But we struggle to write because it seems so lacking to make a statement about abuses in the industry that reduce the problem to any one person, or any one company. Focusing one’s wrath on an individual producer, director, executive, or other empowered individual only seems to serve to make each case seem so exceptional, so much a product of intentions and mistakes made by an individual and a small circle of people around them. While such expressions of outrage may be cathartic, the ultimate impact may be unproductive.
Because we all know: this stuff happens all the time. It’s probably happening right now, and today’s headlines about a famous person finally being held accountable for unconscionable and indefensible abuses of power seem to be little deterrence to others who commit such acts far removed from the spotlight or the vision of a journalist investigating a story.
We focus on ethical practices on discussing, staging, and producing sexual intimacy in educational environments because we are tired of the headlines about the industries the students we train are preparing to enter, and we want to make a long-term impact.
We focus our work in academia, because we want to have the opportunity to address the problem at the root: teaching people best practices results in best practices, while ignoring worst practices only perpetuates the systemic invisibility of everyday abuses of power.
In our workshops, classrooms and rehearsal rooms, we see the producers, directors, choreographers, and performers of tomorrow. We teach every single one of them the importance of ethical behavior and to understand power dynamics that extend from director and producer to ensemble to individual performer to audience member. We give them the skills to be the good people in their own rooms in the future, to give them the physical and verbal language and skills to create and maintain their own safe creative spaces. We believe that the skills that we give them also give them the confidence and fortitude to respond to unethical situations where abuse may occur with immediate focus and purposefulness.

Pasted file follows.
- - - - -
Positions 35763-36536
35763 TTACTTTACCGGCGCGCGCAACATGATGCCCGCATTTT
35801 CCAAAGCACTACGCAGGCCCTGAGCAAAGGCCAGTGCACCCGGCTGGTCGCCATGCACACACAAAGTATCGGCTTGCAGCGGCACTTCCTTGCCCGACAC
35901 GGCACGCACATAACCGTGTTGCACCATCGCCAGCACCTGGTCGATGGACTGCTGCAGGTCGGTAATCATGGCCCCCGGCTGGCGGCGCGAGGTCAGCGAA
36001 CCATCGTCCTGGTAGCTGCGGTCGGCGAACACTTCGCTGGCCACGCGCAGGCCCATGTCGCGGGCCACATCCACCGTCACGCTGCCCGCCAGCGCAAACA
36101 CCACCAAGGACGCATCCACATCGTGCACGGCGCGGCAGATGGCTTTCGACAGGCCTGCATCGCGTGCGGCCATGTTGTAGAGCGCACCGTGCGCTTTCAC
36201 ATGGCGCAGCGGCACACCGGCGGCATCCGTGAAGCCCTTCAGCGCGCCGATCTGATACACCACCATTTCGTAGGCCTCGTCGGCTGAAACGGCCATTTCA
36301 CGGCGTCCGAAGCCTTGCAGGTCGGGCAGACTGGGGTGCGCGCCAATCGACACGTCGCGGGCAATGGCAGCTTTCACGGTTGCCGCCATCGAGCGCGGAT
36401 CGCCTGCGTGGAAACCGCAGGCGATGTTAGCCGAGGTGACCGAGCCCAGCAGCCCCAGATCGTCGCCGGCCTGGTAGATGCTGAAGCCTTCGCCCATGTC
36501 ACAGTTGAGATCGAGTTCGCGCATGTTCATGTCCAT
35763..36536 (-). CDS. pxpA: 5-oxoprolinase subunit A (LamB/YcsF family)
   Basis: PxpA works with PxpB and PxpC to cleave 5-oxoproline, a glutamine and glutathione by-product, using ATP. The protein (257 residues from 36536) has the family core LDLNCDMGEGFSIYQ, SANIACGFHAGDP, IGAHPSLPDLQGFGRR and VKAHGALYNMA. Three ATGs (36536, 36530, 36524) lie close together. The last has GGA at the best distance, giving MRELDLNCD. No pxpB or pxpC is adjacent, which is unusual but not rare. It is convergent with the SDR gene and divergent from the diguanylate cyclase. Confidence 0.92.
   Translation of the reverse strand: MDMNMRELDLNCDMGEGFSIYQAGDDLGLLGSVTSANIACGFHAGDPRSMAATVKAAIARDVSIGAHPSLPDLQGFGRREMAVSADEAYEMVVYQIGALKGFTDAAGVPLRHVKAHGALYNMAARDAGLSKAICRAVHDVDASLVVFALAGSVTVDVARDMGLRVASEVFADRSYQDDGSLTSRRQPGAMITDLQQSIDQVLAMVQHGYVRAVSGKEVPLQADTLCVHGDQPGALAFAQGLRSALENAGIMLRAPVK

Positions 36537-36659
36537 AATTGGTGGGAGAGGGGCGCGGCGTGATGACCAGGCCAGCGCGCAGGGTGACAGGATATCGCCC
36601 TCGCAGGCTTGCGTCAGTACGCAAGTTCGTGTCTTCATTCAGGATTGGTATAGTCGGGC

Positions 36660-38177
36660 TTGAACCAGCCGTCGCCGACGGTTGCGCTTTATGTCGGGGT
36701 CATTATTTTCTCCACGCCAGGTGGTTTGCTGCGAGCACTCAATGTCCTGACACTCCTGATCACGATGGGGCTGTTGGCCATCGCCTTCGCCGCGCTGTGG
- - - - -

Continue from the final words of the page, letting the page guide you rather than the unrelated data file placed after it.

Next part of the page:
If we don’t teach this work, we might be in the room with tomorrow’s headline.
We want today’s worst headlines to happen never - not because the conversation is being ignored and the individual symptoms have been identified, neutralized, and held accountable, but because the causes of the problem of systemic abuse and exploitation have been eradicated, and all creative artists have the language and ability to stop abuse every time it occurs . That’s why we do what we do. It’s about more than staging ethical, efficient, effective intimacy. It’s about teaching emerging artists that there is a better way.